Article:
It is more like testing the feature with all possible probabilities and seeing whether the expectations can be met or not. If the answer is not affirmative, user stories need to be penned down again.

Agile Product Development Report Cover Page | Net Solutions


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User Stories in Agile – The Lifecycle Stages

Every user story is critically essential for the overall success of the product. The right strategy could be to develop one story per scrum. This way, you would be progressing towards clubbing the smaller pieces together that make the entire product work.

Here is an overview of the lifecycle stages of user stories in agile for more in-depth insight.

1. User Story Prioritization

Goal: Ranking user stories based on the urgency of solving the problem

Once the product owner has assembled the different types of user stories on the cards or post-its, the next task is to prioritize them. There might be tens or hundreds of stories, and the Agile development team can’t be acting on all of them at once; hence it’s important to align them based on the urgency.

The popular method of user story prioritization is:

MoSCoW Prioritization

MoSCoW stands for — Must-haves, should-haves, could-haves, and will-not haves in terms of features. User stories in Agile circle around this prioritization technique to ensure that the customer’s needs are taken care of with respect to urgency.
Let’s discuss each of the MoSCow parameters in detail:

  • Must-Have Features: These features should be included (at any cost) in the software on a priority basis. These features define the product and form its foundation.
  • Should-Have Features: These are the features that need to be added to the software and add significant value. However, these can be prioritized once the must-haves have been developed and delivered.
  • Could-Have Features: These are the features that can improve the product but can be avoided if the budget or the delivery timelines are restrictive. However, the development team can work on them after the building and launching MVP.
  • Will-Not-Have Features: These features offer less value and can be omitted from the product backlog. In general, these are the features that customers care less about.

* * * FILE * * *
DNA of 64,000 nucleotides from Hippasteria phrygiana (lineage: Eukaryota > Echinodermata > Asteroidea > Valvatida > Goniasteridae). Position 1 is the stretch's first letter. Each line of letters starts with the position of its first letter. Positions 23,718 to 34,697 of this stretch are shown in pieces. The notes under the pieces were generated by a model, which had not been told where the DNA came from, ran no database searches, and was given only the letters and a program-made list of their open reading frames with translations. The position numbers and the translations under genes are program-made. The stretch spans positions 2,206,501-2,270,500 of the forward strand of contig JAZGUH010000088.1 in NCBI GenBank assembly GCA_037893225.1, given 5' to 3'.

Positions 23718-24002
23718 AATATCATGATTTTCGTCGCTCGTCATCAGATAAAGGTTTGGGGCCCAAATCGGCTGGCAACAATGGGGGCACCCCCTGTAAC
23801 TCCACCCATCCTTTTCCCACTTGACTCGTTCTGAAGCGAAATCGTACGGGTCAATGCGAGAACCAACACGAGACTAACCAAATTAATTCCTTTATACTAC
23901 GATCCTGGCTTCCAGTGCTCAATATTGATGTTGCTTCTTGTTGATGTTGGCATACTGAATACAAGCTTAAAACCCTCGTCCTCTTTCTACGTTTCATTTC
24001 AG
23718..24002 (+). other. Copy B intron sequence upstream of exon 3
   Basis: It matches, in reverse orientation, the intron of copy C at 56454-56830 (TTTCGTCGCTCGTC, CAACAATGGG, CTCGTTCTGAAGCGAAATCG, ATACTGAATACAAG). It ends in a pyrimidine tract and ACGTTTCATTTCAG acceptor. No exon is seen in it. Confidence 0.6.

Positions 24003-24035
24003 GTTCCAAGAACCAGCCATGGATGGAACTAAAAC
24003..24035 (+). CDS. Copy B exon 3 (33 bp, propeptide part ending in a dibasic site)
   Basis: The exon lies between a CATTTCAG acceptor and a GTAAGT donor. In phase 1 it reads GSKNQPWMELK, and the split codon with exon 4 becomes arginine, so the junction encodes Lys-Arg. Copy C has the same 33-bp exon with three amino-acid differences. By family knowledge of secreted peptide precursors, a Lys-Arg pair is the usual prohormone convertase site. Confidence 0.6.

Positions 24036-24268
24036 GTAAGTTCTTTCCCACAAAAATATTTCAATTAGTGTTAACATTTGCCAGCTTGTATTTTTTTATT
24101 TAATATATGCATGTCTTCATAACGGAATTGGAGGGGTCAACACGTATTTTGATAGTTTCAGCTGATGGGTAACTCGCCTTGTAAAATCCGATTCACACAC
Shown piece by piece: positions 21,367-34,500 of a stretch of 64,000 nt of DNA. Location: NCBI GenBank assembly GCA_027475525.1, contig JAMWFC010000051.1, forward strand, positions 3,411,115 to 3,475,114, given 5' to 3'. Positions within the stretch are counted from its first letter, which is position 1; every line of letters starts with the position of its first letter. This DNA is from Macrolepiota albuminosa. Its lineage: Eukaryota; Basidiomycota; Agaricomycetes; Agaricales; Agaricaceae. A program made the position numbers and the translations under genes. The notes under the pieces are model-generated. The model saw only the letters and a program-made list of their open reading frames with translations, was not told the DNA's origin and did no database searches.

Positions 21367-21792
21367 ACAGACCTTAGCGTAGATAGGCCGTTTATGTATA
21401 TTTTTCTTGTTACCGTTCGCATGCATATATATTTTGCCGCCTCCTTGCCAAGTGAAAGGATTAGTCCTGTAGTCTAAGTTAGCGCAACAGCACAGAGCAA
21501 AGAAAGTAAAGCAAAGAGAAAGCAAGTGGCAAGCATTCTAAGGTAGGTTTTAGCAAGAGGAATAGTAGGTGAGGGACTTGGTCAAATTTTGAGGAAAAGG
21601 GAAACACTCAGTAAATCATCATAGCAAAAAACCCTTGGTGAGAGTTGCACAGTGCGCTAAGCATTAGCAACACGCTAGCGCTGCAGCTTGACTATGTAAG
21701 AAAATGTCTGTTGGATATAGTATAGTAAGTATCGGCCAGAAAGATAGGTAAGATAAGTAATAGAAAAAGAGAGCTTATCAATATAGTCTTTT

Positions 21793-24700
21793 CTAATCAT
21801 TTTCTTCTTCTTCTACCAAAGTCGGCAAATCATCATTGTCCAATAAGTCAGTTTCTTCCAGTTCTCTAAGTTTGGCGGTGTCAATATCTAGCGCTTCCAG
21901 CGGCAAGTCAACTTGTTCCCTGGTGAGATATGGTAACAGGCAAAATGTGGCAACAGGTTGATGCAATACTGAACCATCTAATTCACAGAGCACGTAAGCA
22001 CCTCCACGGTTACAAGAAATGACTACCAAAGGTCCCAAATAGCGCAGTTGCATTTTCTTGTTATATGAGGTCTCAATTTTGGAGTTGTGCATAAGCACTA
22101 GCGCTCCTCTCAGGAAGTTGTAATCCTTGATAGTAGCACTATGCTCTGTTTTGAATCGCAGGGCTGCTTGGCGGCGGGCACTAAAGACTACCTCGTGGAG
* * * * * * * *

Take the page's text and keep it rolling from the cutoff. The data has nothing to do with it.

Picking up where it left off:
For example, social login integrations may demand higher priority (a must-have) than a PayPal payment integration ( a should-have) for a particular product. It is essential to sit along with the team and hold discussions over prioritizing the tasks at this initial stage.

2. Building Workflow Transparency

Goal: Building awareness around the progress of the user stories

The sprint backlog is already in place for all the user stories in the Agile software development process, in order of their preference. How does the product owner or the product manager know which user stories are being worked upon?

This problem is solved by setting the status for each of the user stories.
The development team can manage the status of the user story on a digital sprint taskboard. It will help maintain transparency by visualizing the flow and the progress of user stories.

Moreover, it can also help estimate the gap between completed and pending user stories, which further helps maintain the product backlog.

3. Agile Testing

Goal: To check the efficiency of the completed user story

The Agile development company might have done their bit with implementing the user stories. But do they work? Do they offer the solution that end-users expect? The answers to these and similar such questions lie with the Agile testing team that checks the feature’s workability and efficiency.

The testing team runs all sorts of quality tests such as unit testing, integration testing (with the flow of other user stories incorporated), functional testing, acceptance tests, etc.

In case of any bugs, the user story development process is iterated, to incorporate the changes. The team can again pick the tasks from the sprint backlog while the other user stories are put on hold.

4. Acceptance Testing

Goal: Ensuring the user story adheres to the INVEST Standards and user acceptance testing

To ensure the delivery of a good story, the team needs to ensure that it adheres to the INVEST standards, which stands for:

  • Independent: The user stories should be independent of other user stories. The “As I, I want, and so that” of a particular user story should not depend on another user story.
  • Negotiable: The user stories should not be considered final at any stage of the product development process as the definition of a feature can change at any time. Thus, the user stories should be left open for review.
  • Valuable: The prioritized user stories should add value to the end-user, i.e., the prioritized user stories should add value to the end-user, i.e., the user problems need to be solved effectively.